Several adjuvant strategies have been studied to improve the elimination of HIV-1 latent reservoirs after reactivation with activators. HIV-1 therapeutic vaccines have gained renewed interest in either accelerating the decay of the activated cells during ART or improving the control of viral rebound after ART interruption [20,21]. Several HIV-1 therapeutic vaccines have been tested in clinical trials; however, none of them have prolonged viral suppression in infected individuals after ART interruption . Passive immunotherapy with broadly neutralizing HIV-1-specific antibodies is also being considered [22,23,24]. One phase I study of passive immunization with neutralizing antibodies directed at CD4 binding sites showed that the treatment transiently reduces HIV-1 viral loads in humans . However, this antibody administration required an intravenous dosage as high as 30 mg/kg. Moreover, potential obstacles include the limited accessibility of broadly neutralizing antibodies to certain anatomic reservoir sites, immunogenicity, and emergence of viral escape mutants [6,26]. Inhibitors of the interaction between PD-1 and its ligands have shown efficacy in cancer treatment, so the blockade of immune checkpoint molecules are also being explored as a potential strategy [27,28]. Thus, alternative means to rapidly eliminate the activated cells prior to release of virus is desirable.
We adapted a technology whereby individual protein molecules are encapsulated within a thin polymer shell, termed nanocapsules . These nanocapsules can effectively enter the cells, owing to the positive charge on their surface and release their protein cargo due to the “proton-sponge” effect [30,31] and cation-mediated membrane destabilization from the postively charged monomer. One unique advantage of this nanocapsule platform is its flexibility. By altering the chemical properties of the nanocapsule surface, one can modulate critical factors such as cell surface affinity, immunogenicity, release rates of its cargo, circulation time and biodistribution. By incorporating responsive components into stabilizing crosslinkers of the polymer shell, the cargo can be released controllably in response to cellular environments such as endosomal low pH or cellular proteases [33,34]. Here, we modified the crosslinkers to develop a new class of nanocapsules containing toxins engineered to specifically release their cargo within cells latently infected with HIV-1 upon reactivation and rapidly kill those cells.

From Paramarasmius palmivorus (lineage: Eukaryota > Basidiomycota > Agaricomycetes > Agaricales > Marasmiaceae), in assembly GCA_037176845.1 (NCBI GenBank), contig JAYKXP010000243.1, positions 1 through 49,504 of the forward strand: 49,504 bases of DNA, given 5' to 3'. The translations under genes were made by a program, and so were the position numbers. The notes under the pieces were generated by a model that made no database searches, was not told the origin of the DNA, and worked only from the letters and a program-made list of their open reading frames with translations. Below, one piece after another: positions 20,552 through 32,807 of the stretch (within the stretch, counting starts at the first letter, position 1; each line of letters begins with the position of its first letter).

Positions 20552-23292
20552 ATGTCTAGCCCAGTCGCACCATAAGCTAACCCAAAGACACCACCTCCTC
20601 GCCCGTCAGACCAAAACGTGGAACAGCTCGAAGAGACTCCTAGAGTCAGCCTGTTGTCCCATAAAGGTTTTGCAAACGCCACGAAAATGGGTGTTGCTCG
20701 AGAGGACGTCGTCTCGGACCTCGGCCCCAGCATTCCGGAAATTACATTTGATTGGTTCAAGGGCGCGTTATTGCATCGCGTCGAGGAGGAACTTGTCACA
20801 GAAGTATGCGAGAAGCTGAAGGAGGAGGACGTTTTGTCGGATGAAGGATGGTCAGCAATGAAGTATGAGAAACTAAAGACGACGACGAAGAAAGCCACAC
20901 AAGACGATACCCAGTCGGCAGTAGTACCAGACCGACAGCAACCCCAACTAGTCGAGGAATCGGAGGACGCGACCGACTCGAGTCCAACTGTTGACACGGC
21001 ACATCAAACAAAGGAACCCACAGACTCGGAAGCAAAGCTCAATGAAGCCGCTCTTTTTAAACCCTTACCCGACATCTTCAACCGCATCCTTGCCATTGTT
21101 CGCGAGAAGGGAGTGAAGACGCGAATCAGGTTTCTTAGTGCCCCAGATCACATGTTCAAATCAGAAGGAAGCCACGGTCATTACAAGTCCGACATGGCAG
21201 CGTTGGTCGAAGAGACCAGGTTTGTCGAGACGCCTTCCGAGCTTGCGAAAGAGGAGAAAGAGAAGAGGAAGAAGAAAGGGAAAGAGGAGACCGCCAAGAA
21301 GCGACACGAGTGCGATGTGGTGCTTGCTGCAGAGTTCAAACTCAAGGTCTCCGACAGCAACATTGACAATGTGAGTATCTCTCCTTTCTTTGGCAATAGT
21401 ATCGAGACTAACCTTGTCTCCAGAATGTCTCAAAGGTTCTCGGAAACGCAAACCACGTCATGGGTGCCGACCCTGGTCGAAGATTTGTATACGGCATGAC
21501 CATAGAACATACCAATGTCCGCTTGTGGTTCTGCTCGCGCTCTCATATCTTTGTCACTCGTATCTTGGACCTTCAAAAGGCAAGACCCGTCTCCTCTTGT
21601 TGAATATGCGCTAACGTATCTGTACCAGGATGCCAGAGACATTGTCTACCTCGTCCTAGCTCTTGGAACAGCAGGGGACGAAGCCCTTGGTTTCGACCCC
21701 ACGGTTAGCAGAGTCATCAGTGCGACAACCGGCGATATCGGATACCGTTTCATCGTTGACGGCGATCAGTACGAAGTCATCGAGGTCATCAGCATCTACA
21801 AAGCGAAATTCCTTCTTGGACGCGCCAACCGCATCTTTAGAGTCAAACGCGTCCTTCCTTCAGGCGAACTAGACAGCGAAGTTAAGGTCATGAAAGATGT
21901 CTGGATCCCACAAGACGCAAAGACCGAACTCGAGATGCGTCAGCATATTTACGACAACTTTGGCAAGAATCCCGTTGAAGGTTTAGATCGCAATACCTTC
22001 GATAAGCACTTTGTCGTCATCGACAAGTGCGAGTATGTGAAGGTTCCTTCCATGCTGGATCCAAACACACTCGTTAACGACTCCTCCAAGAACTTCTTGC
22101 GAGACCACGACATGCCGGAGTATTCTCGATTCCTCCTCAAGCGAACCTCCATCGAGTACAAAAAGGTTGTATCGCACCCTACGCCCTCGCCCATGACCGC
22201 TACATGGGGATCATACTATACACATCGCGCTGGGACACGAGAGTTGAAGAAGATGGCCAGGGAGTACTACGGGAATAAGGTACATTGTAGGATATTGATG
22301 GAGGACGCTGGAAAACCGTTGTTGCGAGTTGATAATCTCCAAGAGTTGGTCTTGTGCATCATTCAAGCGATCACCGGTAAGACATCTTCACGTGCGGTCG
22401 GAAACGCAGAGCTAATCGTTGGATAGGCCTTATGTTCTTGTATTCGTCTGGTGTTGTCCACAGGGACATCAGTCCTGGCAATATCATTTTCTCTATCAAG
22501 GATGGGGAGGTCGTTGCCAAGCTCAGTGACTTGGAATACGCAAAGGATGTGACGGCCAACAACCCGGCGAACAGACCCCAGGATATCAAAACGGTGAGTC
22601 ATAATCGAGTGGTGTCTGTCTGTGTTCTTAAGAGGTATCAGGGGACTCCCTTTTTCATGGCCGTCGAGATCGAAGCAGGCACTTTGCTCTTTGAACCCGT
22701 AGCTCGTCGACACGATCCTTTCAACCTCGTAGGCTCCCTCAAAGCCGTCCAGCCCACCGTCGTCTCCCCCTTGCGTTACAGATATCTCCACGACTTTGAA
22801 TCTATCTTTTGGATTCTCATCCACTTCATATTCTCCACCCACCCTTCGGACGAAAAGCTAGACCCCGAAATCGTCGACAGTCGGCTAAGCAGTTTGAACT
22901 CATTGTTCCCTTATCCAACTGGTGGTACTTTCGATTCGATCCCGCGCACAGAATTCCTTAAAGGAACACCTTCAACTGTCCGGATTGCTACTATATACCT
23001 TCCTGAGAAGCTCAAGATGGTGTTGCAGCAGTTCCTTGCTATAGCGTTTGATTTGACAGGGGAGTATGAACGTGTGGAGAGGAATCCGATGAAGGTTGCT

Materials and methods
All studies described in this manuscript have approval by the UCLA Institutional Review Board (IRB).
Centers for Disease Control and Prevention (CDC) and UCLA Institutiaonal Biosafety Committee (IBC) do not consider ricin A chain as a selective toxin. Ricin A (100 μg) was dissolved into 250 μL of 10 mM pH 8.5 sodium bicarbonate buffer to form a protein solution. First, the positively charged monomer N-(3-aminopropyl) methacrylamide (APmTAAm), prepared in a 10 mg/mL aqueous solution, was added to the protein solution while stirring. Then the neutral acrylamide (AAm) monomer and bisacryloylated crosslinkers were added sequentially to the protein solution while stirring. The molar ratio of AAm:APM:crosslinker was adjusted to 5:5:1. Radical polymerization was initiated by adding both ammonium persulfate (1:10 molar ratio of total monomers) dissolved in deionized water and the same volume of 10% N,N,N',N'-tetramethylethylenediamine into the reaction solution. The polymerization was allowed to proceed for 90 min in a nitrogen atmosphere at 4°C. Finally, unreacted monomers, crosslinkers, and initiators were removed by dialysis in 10 mM pH 7.4 phosphate buffer. A ten times greater amount of monomer was required when the reaction volume was less than 50 μL and the final protein concentration was lower than 0.05 μg/μL.
Peptide crosslinker modification
The sequences of the peptide are shown in S1 Table. A peptide crosslinker was obtained by reaction between the amine groups of the peptide and N-acryloxysuccinimide at a 1:2 molar ratio at pH 8 for 2 hours at room temperature. The resulting solution was dialyzed overnight against H2O to remove unreacted substrates, lyophilized overnight, and then stored at -20°C.